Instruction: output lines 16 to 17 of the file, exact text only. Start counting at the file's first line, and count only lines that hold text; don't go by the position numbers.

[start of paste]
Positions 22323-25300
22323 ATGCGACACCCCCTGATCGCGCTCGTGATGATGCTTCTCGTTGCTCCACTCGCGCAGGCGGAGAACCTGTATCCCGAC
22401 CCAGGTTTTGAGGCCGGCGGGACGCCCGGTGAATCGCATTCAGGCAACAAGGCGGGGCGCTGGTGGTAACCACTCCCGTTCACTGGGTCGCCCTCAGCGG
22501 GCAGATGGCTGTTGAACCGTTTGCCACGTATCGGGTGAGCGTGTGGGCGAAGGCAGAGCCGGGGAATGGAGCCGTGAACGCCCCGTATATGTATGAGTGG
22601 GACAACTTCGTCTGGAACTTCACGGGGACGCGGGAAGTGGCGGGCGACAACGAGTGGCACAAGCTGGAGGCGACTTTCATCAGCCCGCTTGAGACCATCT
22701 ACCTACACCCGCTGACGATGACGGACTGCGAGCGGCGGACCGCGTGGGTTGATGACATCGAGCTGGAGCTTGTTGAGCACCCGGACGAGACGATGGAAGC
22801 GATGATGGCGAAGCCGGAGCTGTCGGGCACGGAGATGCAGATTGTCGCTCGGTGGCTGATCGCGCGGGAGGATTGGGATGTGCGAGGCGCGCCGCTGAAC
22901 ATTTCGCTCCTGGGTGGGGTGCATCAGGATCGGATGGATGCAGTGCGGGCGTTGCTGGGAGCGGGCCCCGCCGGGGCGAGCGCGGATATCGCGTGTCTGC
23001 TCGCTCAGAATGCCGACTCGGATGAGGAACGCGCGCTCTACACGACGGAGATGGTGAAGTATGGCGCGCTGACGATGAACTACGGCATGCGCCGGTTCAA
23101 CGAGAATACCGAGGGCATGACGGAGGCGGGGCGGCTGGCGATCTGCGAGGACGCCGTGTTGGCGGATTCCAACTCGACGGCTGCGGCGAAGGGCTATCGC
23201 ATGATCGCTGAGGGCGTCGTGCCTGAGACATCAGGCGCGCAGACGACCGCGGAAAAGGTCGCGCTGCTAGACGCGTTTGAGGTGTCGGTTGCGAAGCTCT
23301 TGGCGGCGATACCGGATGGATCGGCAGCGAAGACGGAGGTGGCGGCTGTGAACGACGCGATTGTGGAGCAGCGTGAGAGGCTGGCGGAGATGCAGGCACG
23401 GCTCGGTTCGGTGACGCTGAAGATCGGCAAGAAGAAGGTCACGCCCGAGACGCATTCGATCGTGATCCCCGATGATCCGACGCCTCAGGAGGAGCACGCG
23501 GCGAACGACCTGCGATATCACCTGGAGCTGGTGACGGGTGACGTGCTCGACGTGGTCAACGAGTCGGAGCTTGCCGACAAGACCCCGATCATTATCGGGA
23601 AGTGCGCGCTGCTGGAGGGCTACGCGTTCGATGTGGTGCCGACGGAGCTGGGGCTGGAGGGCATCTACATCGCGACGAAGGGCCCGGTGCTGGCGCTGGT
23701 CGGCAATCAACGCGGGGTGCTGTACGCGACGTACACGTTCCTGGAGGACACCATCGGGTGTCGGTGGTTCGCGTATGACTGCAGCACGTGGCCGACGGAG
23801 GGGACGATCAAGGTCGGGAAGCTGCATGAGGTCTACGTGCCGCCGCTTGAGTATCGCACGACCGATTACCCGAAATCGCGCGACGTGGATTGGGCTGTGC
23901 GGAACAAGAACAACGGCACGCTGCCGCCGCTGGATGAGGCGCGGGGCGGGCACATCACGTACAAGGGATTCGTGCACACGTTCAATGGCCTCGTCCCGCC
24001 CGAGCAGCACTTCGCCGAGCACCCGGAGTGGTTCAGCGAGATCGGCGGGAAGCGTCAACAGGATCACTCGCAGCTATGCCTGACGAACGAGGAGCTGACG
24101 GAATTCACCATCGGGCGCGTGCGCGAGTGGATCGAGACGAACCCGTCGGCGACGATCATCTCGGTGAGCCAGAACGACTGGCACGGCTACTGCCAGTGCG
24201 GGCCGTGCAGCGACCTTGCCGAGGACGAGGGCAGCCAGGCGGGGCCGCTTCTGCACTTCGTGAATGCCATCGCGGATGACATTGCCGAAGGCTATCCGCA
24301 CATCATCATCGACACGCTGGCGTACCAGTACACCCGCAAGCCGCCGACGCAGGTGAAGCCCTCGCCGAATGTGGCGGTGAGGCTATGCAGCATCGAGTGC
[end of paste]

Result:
23701 CGGCAATCAACGCGGGGTGCTGTACGCGACGTACACGTTCCTGGAGGACACCATCGGGTGTCGGTGGTTCGCGTATGACTGCAGCACGTGGCCGACGGAG
23801 GGGACGATCAAGGTCGGGAAGCTGCATGAGGTCTACGTGCCGCCGCTTGAGTATCGCACGACCGATTACCCGAAATCGCGCGACGTGGATTGGGCTGTGC